25th April 10, 09:37 AM
Millionaire assholes at least have a track record of using the money to help the economy (well - short term). What have the student loan people done so far?

Craigypooh
25th April 10, 09:51 AM
Who wants to know how I go to law school for free (at least right now) and will pay $150?

Is it by getting people to pay $150 to find out how you go to law school for free?

Cullion
25th April 10, 09:53 AM
Millionaire assholes at least have a track record of using the money to help the economy (well - short term).

What do you mean by 'the economy' ?

Ajamil
25th April 10, 10:03 AM
Investing their money in attempts to maximize their returns.

Cullion
25th April 10, 10:09 AM
Investing their money in attempts to maximize their returns.

The people who were bailed out are people who failed catastrophically at that, and most of what they did was simply a form of usury. Let them die.

FickleFingerOfFate
25th April 10, 10:12 AM
HOWEVER, it's AT MOST no more stupid than bailing out the banks or GM.
Au contraire, GM has paid it's cash debt back, and the analysts report that the IPO, and resulting equity sale by the government, is ahead of schedule.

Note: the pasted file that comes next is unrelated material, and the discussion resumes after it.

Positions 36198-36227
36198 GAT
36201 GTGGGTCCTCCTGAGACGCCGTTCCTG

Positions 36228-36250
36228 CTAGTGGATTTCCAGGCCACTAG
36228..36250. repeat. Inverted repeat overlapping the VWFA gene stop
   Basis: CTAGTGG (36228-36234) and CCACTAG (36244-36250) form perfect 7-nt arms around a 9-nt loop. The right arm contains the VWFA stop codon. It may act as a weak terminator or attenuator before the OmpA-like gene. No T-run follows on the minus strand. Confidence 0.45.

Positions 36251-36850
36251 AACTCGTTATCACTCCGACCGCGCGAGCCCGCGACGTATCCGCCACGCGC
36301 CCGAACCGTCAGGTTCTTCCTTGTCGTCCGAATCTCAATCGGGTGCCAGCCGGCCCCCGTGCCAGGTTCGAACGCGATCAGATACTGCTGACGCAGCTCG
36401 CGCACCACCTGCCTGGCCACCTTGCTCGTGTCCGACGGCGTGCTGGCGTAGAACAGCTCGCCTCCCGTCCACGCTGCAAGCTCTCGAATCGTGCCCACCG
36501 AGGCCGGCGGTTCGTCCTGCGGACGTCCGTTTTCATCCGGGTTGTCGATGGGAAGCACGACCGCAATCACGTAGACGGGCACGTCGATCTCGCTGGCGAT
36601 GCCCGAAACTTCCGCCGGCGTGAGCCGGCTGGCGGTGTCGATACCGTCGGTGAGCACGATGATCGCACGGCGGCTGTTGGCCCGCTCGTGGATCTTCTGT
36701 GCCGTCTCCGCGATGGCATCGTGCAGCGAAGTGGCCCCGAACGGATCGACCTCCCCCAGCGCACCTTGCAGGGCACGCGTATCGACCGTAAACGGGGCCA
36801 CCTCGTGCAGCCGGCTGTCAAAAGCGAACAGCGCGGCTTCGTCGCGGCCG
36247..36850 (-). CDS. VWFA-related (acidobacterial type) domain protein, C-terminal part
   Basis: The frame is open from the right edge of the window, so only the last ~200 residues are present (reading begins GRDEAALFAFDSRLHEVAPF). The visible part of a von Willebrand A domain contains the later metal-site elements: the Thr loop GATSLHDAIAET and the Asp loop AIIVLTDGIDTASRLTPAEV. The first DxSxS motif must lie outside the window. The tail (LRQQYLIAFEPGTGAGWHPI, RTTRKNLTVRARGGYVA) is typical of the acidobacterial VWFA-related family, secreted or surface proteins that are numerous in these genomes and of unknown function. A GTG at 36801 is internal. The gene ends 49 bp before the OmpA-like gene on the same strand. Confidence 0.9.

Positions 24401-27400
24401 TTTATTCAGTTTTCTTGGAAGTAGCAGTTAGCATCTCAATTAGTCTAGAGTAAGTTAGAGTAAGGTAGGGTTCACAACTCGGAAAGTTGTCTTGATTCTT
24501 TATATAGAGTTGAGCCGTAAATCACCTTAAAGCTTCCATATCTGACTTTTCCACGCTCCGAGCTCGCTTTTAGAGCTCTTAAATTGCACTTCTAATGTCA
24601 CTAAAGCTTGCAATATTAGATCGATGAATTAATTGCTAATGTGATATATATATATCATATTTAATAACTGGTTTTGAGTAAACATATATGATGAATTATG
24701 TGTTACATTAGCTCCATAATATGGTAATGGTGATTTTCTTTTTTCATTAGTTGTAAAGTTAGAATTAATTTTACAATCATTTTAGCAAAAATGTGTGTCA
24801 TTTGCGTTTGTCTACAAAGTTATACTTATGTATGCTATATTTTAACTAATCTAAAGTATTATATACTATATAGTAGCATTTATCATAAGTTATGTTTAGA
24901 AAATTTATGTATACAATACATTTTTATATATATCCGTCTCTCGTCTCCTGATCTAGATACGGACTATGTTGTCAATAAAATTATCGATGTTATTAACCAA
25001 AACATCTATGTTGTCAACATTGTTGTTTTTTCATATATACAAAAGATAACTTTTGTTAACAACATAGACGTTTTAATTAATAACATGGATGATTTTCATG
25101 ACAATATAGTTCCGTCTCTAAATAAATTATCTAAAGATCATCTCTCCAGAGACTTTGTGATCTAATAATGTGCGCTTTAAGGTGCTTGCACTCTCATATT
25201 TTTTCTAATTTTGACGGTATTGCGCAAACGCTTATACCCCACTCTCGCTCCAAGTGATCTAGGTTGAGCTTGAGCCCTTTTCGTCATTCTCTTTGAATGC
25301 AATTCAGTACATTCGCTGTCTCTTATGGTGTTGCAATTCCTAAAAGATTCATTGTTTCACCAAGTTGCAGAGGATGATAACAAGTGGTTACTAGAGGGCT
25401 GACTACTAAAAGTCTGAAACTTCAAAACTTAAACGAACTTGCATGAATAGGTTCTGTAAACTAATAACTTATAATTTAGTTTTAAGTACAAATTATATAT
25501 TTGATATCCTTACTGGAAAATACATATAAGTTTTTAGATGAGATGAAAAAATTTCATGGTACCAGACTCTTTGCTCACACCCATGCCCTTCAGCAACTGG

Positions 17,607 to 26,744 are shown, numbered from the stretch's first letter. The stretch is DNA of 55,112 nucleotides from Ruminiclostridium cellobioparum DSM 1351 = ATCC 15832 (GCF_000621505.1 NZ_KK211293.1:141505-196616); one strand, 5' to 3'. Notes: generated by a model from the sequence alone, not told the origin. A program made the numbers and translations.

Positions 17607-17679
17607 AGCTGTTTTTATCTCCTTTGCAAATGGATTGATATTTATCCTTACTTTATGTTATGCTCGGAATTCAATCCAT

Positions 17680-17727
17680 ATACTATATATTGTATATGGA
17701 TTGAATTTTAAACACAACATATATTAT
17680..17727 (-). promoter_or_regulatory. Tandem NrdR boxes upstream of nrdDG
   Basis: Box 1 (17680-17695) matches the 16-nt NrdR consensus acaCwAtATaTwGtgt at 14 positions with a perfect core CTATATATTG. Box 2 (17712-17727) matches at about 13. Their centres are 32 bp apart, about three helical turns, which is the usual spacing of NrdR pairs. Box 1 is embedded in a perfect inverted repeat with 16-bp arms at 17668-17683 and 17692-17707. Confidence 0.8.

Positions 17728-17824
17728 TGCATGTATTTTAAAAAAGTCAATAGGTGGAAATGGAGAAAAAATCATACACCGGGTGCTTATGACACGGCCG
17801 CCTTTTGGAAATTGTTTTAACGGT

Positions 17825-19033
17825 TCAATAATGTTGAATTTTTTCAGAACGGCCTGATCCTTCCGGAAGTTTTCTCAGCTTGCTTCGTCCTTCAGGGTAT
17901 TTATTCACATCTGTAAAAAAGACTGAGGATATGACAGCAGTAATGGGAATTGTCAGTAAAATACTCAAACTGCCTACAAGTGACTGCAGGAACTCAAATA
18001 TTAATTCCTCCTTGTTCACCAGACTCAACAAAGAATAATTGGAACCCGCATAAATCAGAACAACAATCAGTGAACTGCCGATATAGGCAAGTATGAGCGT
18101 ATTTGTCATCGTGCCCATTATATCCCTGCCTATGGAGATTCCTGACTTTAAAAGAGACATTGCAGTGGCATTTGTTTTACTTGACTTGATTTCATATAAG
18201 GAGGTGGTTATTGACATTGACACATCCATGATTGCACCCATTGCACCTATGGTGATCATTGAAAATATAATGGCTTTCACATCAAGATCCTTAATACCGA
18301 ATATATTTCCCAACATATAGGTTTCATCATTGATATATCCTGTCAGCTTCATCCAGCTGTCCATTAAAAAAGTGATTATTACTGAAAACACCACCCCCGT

Resolve is looking for charity directed toward people who, by incurring the very debt he would like 'forgiven', would be at the upper echelon of the earners in their fields.


oUIP9NGsH9o

Dr. Socially Liberal Fiscally Conservative Vermin
25th April 10, 11:50 AM
I owe 25k and rising seeing as I havent paid any of it back and they keep slapping interest on....bastards!

FickleFingerOfFate
25th April 10, 11:56 AM
I owe 25k and rising seeing as I havent paid any of it back and they keep slapping interest on....bastards!


Get a job, Hippie!

Ajamil
25th April 10, 12:02 PM
The people who were bailed out are people who failed catastrophically at that, and most of what they did was simply a form of usury. Let them die.Is this directed then at the specific people, the specific companies, or investors in general?